Review by Charles Cassady Jr.
Well, Far East martial-arts cinema, from whence Bruce Lee, Jackie Chan and Jet Li sprung, has been grooming Donnie Yen as the next big thing, so expect to hear that name again, maybe in some crummy remake of RUSH HOUR. He is the star of IP MAN and IP MAN 2: LEGEND OF THE GRANDMASTER (dude was a chess champion as well?), big-budget mytho-biographies of the real-life martial-arts teacher whose pupils included a young Bruce Lee. This installment finds "Uncle Ip" and his small family (a pregnant, ever-disapproving wife is actually described as a stabilizing element that keeps martial-arts heroes grounded) newly arrived in Hong Kong - lovingly recreated in 1950s production design - where the modest hero seeks to open his own martial-arts school in a bad economy (I'm starting to wonder, when was the last movie you saw that took place in a good economy? Bet it starred Shrek). His Wing-Chun school mastery soon acquires the master a following of young hotheads, but the established martial-arts schools carry on in a manner much like triad gangs, demanding "membership" money and bullying newcomer Ip Man because his fighting style is not of their Hung Kuen methods.
But it turns out that, as with the Japan-bashing of the first film, haughty foreign invaders are the real enemy - here British-colonial authorities enforcing a graft-driven culture that turns one master against another. When a massively muscled, hateful, swaggering UK boxing champ enters the picture to prove Anglo supremacy with his brute fist-fighting (against which, interestingly, the more refined Asian opponents seem to have no defense), result, I guess, is history's first Mixed Martial-Arts death match, with Master Ip representing Chinese honor. It's rather amusing that wise Uncle Ip occasionally tells disciples about how the true victory lies in avoiding fighting. When was the last time you saw a kung-fu movie that dramatized that?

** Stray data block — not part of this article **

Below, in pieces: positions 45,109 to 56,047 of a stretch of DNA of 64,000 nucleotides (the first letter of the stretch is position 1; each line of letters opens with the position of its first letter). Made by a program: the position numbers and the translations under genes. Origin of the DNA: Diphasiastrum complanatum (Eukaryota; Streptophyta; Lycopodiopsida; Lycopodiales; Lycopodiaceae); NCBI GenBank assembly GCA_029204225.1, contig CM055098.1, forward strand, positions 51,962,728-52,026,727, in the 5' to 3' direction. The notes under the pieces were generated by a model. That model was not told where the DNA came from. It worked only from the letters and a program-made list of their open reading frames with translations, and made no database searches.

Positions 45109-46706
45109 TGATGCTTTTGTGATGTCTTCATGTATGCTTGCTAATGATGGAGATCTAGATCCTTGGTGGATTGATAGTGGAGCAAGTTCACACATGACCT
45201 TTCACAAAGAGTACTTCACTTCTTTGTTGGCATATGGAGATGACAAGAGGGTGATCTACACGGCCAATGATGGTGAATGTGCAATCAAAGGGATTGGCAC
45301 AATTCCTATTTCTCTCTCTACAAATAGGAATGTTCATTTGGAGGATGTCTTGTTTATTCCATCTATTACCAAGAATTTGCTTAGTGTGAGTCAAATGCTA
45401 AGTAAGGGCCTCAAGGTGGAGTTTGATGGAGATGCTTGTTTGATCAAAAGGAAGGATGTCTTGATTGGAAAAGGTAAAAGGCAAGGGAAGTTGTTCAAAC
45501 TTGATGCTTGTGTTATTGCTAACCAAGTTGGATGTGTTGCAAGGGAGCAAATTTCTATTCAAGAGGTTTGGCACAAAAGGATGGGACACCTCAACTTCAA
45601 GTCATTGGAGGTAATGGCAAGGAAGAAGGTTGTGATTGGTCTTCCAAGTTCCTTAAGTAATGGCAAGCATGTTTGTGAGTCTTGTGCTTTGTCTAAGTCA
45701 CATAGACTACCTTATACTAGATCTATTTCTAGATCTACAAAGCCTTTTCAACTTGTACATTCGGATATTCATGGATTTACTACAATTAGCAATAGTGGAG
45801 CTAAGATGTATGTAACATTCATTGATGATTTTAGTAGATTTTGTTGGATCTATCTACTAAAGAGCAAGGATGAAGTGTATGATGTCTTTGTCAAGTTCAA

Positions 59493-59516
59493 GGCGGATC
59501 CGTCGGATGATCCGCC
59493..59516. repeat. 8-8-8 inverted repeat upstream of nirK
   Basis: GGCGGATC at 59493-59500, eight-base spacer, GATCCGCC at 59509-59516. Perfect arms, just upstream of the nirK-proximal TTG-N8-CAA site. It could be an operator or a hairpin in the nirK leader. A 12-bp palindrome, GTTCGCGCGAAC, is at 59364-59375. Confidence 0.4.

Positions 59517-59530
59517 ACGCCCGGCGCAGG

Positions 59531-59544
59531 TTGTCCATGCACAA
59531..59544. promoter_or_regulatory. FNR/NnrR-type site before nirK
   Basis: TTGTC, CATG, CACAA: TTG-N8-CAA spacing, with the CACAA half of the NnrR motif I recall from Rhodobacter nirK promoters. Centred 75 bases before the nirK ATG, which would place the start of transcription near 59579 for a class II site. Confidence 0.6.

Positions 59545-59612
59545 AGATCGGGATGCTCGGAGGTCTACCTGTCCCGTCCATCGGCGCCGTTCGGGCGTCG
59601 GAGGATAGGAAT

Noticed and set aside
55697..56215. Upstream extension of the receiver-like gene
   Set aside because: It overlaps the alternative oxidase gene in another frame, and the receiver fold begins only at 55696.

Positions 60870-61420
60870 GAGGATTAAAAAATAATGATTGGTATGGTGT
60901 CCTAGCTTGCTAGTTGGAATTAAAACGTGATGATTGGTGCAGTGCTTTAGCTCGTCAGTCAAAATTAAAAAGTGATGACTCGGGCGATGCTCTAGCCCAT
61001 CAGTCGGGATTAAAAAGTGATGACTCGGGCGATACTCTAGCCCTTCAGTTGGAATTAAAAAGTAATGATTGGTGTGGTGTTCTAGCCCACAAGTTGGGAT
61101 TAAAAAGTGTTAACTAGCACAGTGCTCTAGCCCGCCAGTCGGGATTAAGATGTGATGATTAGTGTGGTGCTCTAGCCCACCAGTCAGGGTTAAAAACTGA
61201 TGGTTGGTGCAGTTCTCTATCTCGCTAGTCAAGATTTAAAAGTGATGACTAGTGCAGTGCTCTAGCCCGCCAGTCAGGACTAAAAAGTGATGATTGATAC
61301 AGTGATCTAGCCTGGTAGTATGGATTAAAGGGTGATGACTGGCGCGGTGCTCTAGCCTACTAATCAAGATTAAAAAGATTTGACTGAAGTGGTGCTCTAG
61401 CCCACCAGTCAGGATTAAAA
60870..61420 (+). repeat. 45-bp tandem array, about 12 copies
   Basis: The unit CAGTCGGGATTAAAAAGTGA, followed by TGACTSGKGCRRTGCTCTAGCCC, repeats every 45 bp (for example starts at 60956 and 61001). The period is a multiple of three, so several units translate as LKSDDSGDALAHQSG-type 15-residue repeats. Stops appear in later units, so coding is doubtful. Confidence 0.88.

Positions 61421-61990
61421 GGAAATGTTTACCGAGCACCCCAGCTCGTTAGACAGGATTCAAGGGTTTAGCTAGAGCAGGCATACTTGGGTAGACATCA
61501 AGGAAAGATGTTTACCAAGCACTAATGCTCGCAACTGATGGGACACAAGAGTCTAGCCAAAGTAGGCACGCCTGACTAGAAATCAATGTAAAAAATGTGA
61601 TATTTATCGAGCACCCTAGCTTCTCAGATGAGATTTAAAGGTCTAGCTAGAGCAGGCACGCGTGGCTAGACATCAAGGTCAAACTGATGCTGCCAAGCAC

Even if you don't care about the imperialism, the history and the ethics, IP MAN 2 still serves up the goods in a least two showstopper fight sequences that are up to the level of the legendary "ladder duel" in Tsui Hark's ONCE UPON A TIME IN CHINA, though Master Ip's underdog ordeal in the big boxing-ring finale is hyper-cornball to the point of parody, like an old 1930s Warner Brothers fight pic gone Cantonese. Really, I picture Sylvester Stallone watching this and going "Oh puhleeeeeeeze!" Still, it's entertaining enough, and with China the world manufacturing center that pretty much owns all of us foreign white-devil-barbarians now, guess one could read the message into it, that Master Ip's people eventually triumphed over their arrogant, uncouth tormentors in more than one arena. Might make it feel at least like justice that one cannot find a single made-in-USA commodity at Home Depot or Wal-Mart, except for useless things like movies. (3 out of 4 stars)